Everything you’re about to read is apocryphal. No proof exists that anything that follows is true. But I heard it from someone, who heard it from someone, who likely heard it from yet another someone, who should know. Here goes:

When then-Alice Cooper bassist Kip Winger met model Rachel Hunter in the late ’80s, at a party for some long-forgotten leather codpiece manufacturer, the clear blue mid-afternoon southern California sky darkened in seconds. Lightning touched down thither and yon, drifting toward the party, eventually making a rough circle around the pair about ten yards in diameter. Klieg lights materialized out of thin air, training their intense beams at the couple. Someone (probably Paul Stanley) produced a disco ball and tossed it high in the sky, where it was struck by a bolt of lightning, sending tiny shards of mirrored glass down toward them, shards that turned into sparkling glitter dust as it entered their new, unique atmosphere. The party for the long-forgotten leather codpiece manufacturer was over, but the party for Kip and Rachel had just begun.

They rented a room at the Continental Hyatt House on the Sunset Strip for a long weekend, enjoying three days of room service and round-the-clock study of the Kama Sutra, as well as free HBO. In fact, Kip was the only one of the two who left the room all weekend, on a run to the local apothecary to purchase additional 24-packs of prophylactics. (Imagine being the poor housecleaning attendant emptying that wastebasket after they checked out.)

When the weekend was done, they went their separate ways for a time—she to Paris for a tasteful photo shoot in Donnez- une fesséelui magazine; he to the studio, where his new band, Winger, was one song away from finishing its debut album.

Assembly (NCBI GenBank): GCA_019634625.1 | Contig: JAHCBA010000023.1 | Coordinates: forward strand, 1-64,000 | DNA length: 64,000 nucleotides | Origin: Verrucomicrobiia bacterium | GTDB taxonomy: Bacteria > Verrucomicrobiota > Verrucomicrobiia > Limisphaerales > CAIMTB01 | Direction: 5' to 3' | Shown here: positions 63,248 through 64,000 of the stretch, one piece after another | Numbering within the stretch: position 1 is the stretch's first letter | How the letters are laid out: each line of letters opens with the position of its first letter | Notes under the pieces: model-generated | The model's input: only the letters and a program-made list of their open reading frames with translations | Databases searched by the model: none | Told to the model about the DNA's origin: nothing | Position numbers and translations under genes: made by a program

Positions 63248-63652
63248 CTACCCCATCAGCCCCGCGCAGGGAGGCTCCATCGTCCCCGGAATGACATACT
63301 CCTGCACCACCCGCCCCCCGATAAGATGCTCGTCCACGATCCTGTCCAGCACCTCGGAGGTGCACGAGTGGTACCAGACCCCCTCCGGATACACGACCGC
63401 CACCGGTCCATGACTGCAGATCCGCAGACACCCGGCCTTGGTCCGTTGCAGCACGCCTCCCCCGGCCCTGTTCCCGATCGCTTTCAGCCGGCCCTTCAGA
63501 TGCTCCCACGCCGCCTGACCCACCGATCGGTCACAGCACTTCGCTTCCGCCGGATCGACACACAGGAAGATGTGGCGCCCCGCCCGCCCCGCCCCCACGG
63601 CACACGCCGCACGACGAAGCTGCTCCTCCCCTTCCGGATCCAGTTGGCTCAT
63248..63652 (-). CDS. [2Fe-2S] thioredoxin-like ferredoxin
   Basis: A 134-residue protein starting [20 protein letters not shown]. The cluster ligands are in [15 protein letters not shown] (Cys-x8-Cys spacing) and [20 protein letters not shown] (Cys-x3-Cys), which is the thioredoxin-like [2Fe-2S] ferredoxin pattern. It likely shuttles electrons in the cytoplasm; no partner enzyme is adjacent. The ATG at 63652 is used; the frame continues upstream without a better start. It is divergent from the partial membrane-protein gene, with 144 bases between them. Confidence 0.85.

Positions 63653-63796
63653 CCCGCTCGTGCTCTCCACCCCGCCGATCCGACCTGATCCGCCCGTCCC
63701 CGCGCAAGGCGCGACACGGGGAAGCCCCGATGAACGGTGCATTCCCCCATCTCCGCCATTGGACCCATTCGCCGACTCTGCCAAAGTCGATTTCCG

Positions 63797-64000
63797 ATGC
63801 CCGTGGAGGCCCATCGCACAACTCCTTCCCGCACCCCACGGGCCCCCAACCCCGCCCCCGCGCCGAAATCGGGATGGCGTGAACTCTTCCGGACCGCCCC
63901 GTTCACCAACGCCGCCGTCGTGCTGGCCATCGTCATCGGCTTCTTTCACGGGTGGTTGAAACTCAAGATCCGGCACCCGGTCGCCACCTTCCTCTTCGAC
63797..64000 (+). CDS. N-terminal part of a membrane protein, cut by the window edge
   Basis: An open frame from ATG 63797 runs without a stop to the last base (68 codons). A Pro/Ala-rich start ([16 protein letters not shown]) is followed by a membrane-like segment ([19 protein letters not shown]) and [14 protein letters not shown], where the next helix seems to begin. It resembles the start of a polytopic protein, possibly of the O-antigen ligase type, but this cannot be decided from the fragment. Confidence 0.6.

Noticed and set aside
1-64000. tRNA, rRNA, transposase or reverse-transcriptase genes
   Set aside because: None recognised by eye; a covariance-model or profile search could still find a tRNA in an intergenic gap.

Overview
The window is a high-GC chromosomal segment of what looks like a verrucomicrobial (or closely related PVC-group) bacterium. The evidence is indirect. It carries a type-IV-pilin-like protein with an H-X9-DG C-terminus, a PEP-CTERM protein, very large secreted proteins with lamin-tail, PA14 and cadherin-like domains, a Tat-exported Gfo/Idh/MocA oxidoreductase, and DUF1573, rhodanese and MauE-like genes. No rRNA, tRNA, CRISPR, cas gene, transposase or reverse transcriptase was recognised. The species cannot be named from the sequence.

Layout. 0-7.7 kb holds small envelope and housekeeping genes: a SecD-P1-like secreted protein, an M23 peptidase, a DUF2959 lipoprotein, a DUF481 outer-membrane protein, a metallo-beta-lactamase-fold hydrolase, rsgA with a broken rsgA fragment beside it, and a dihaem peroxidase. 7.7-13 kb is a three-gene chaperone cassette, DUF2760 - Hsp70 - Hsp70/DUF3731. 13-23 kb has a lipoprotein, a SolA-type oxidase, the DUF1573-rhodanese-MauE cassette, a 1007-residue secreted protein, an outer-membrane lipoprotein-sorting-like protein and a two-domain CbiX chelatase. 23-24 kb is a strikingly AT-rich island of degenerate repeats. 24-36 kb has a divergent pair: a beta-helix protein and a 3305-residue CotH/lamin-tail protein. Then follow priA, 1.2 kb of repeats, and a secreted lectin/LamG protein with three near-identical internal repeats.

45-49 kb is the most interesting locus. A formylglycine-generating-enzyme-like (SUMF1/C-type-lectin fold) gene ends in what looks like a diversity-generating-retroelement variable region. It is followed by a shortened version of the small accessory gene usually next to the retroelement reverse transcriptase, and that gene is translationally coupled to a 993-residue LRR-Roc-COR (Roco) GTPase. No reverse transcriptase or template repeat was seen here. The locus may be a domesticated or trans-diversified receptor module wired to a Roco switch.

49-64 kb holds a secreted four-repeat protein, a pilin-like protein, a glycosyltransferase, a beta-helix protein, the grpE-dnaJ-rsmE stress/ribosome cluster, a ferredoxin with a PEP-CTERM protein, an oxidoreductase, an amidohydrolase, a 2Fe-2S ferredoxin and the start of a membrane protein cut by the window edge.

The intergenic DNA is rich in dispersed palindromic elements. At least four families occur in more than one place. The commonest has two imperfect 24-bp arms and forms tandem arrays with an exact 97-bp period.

That song was a ballad called “Headed for a Heartbreak”—a big, big production that sounded like a mountain coming down in slow motion. The instrumentation was finished; the 25-minute guitar solo to close the thing had been whittled down to two minutes; the keyboard player had even layered in some wicked new cosmic noise synth samples (albeit low enough in the mix that it didn’t distract from the guitar work). It was a sure-fire hit—the band knew it; their producer, Beau Hill, knew it; even Rachel Hunter knew it, since Kip Winger had played it for her a dozen times in a row, as they practiced “splitting the bamboo” midway through the first night of their weekend. All it needed was a vocal.

Problem was, Kip’s voice was shot. He had, for some reason, begun yodeling like Tarzan while he and Rachel enjoyed “congress of a cow” the night before, and his throat was spent. He sank into a chair behind the mixing board and looked around at the dejected faces of his band mates. They knew the rest of the record was strong—they had a song about statutory rape that was going to rock arenas; they also had a cover of “Purple Haze” that featured a slide guitar solo from Dweezil Zappa. Dweezil Zappa! This was so going to rock!

But a hit was a hit, and this big, beautiful power ballad was gonna be huge. If only there was some way to get Kip’s voice onto the tape.